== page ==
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Excel 2003 Essential Training with Mark Swift is a movie-based workshop for users who are new to working with spreadsheets, or those wanting to improve their skills. This workshop begins with a basic overview of the application and quickly advances to cover useful formulas, functions, techniques for enhancing spreadsheets, charts, and much more. Exercise files accompany the training, allowing you to follow along and learn at your own pace.
Well let's have another look at enhancing your worksheet. There are lots more options that can be found in the Format Cells dialog box and in other places that will enhance the visual appeal of your worksheet. If you'll go to the Chapter 8 folder in your Student files and open up the Quarterly_Sales spreadsheet you find there, you'll see the version of Quarterly_Sales that you're looking at now. This is kind of a throwback to an earlier version from the one we were just working with. It has no colors, no particular layout. The only thing that has been done is that the column widths have been increased, so we have a little room to play in there. If I wanted to format the text, my titles here, First Quarter, Second Quarter, Third and Fourth, I'll highlight those, right-click and go to Format Cells. Here the Font tab contains all of our options for working with fonts inside of Microsoft Excel, our font face, style, size, underline options, you'll notice there are several. We have our font color, and some effects you can apply: your strikethrough, superscript, and subscript. This Preview pane will give you a fairly accurate representation of what that font's going to look like when you're done. So let's move down the list and choose the Bodoni MT, bold's good. Maybe increase the font size to 11.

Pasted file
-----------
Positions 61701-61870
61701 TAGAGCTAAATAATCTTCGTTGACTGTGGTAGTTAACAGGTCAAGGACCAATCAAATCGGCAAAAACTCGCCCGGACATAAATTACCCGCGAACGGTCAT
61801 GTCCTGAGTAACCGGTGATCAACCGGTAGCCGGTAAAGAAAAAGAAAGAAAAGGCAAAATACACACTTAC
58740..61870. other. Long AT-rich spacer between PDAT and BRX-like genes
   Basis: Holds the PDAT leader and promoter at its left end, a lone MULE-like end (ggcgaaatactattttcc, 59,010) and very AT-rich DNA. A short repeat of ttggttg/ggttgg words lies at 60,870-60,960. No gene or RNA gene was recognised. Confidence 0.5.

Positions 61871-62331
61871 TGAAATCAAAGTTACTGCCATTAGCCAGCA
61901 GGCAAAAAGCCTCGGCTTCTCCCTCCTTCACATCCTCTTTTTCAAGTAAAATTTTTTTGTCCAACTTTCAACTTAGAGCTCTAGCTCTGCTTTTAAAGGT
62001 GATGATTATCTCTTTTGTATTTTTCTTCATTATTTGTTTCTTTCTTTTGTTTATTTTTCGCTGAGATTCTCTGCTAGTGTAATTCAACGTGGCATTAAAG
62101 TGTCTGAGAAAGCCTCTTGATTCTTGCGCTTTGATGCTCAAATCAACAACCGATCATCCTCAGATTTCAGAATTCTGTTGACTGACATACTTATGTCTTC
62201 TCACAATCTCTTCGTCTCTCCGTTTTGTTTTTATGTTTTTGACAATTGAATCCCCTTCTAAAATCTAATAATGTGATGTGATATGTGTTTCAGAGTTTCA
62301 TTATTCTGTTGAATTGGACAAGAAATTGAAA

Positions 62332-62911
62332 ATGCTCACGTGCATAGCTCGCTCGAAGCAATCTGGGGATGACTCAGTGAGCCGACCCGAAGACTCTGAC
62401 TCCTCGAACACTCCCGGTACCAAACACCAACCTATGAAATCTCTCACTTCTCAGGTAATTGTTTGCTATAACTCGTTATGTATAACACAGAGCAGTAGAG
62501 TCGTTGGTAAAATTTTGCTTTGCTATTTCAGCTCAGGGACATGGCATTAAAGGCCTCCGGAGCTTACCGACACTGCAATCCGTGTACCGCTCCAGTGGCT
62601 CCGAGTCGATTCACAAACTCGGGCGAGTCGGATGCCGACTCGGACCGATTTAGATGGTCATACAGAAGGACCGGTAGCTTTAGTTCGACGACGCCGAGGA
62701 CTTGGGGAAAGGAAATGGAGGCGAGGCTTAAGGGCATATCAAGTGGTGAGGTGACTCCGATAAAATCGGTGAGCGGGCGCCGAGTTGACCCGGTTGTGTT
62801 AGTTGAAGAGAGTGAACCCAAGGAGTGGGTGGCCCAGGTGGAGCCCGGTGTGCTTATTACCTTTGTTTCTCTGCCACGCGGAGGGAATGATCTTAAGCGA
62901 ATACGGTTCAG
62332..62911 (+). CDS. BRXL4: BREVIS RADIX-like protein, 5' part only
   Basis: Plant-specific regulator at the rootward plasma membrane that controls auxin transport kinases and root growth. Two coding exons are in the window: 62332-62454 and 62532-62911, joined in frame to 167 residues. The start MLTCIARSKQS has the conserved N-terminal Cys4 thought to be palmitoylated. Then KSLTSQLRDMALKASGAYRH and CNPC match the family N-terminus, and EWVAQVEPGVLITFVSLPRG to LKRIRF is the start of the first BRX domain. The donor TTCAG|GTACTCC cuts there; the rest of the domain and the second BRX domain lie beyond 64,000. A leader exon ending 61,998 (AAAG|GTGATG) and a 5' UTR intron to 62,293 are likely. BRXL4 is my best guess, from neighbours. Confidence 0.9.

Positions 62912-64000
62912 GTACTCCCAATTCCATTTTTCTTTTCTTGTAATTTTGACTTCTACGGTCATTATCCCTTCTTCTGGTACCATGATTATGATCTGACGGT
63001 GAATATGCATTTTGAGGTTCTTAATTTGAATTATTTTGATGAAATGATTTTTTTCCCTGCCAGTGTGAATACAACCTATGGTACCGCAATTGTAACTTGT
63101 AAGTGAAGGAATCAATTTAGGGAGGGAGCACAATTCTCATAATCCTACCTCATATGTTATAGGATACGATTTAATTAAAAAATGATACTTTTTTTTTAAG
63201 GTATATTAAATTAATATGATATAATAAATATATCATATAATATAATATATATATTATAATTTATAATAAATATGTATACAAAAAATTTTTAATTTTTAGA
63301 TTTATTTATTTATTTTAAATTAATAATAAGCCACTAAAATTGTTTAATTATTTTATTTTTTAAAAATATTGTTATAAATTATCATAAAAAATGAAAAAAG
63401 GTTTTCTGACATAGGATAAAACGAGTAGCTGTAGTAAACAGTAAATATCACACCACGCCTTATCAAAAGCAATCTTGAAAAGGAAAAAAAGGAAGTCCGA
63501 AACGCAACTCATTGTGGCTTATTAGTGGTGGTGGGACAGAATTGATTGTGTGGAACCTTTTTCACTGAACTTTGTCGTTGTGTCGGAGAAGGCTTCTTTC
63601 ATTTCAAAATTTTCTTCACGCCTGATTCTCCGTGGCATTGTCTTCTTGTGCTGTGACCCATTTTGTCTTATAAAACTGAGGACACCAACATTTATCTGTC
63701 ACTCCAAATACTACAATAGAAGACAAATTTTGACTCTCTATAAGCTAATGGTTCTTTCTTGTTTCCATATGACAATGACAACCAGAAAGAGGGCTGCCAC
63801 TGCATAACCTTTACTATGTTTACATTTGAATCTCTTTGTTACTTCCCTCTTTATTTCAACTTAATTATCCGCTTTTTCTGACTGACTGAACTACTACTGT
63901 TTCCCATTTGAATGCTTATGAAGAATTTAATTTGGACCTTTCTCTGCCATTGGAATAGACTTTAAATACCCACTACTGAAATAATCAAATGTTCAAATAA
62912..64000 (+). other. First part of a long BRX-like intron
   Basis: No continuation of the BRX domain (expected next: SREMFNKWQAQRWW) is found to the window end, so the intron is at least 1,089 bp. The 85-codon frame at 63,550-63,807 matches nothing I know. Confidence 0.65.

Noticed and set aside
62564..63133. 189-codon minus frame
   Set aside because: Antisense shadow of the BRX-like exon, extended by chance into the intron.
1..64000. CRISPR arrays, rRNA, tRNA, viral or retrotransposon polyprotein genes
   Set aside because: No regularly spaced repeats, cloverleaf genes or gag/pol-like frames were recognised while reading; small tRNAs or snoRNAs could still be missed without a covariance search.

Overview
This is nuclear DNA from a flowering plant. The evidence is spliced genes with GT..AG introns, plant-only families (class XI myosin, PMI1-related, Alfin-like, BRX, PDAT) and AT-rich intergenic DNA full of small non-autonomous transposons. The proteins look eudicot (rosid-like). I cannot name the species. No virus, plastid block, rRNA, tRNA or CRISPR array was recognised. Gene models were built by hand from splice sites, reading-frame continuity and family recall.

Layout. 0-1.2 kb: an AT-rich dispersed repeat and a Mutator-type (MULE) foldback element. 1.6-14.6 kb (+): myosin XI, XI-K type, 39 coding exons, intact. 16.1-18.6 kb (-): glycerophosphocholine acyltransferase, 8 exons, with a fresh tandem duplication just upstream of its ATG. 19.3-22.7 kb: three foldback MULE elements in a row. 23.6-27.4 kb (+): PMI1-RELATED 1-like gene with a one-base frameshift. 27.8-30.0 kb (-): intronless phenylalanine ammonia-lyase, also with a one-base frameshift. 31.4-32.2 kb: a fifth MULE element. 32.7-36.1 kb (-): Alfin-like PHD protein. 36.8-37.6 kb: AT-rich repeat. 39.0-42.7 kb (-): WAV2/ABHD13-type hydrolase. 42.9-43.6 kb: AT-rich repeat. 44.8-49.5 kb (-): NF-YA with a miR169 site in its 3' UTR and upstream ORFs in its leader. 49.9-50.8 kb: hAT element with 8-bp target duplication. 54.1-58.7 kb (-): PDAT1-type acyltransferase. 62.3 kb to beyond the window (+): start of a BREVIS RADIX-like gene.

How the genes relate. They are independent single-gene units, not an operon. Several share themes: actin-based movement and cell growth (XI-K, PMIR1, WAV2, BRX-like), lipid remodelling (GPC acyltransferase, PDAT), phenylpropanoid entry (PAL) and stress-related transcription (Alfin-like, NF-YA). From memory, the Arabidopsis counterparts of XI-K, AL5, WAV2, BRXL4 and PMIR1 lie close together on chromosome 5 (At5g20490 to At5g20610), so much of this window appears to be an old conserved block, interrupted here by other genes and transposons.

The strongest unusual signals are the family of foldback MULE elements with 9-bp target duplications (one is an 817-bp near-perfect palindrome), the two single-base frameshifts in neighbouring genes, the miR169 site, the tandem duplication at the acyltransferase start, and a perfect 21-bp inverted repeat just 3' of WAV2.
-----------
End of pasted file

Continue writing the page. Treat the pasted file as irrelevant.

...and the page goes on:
Say OK to that. There we go. So now we've changed the look of our font and you'll find almost all of the font options you need here on the Formatting toolbar as well. Let's select those again and change the font color to a deep green. There we go. Something that this sheet has long needed is a title. So let's highlight 1, we'll right-click and choose Insert, and increase the size of that row to be somewhere close to 40. Don't worry if you can't get it exactly, I'm having trouble myself. There we go, and we'll insert the title QUARTERLY SALES, Enter. Now that title would be better placed in the center of our sheet, but how do you place it in the center when it only exists in one row? If I look at the B or C, you'll notice that QUARTERLY SALES isn't there, even though it appears to overflow into B. When I look at A, that value of QUARTERLY SALES exists all there. If I highlight all five of the cells, go up to my Formatting toolbar, you'll see the Merge and Center button. Click on that and you'll see now that all of those cells have been joined together into one big cell and the title of this worksheet has been centered. Now all we need to do is increase the size and center it vertically as well. Let's go here to increase the size, jump it up to 20, and we'll go back to our Formatting cells dialog box, and in the Alignment tab, you'll see that the Merge cells has been activated, and our Vertical alignment is set to Bottom. Let's set that up to Center, and there we go. Our title looks a lot better now than it did just a few moments ago. If you want to split those cells back up again, you can simply select the merged cell and either toggle it with this formatting button Merge and Center, so now it's returned to the five separate cells we had before, or redo that, from within the Format Cells dialog box, you can simply uncheck Merge cells and now we're back to five cells, although it didn't undo the centering command. I can put that back to left justify. Of course we wanted it to be merged, so I'm going to redo that. There we go.
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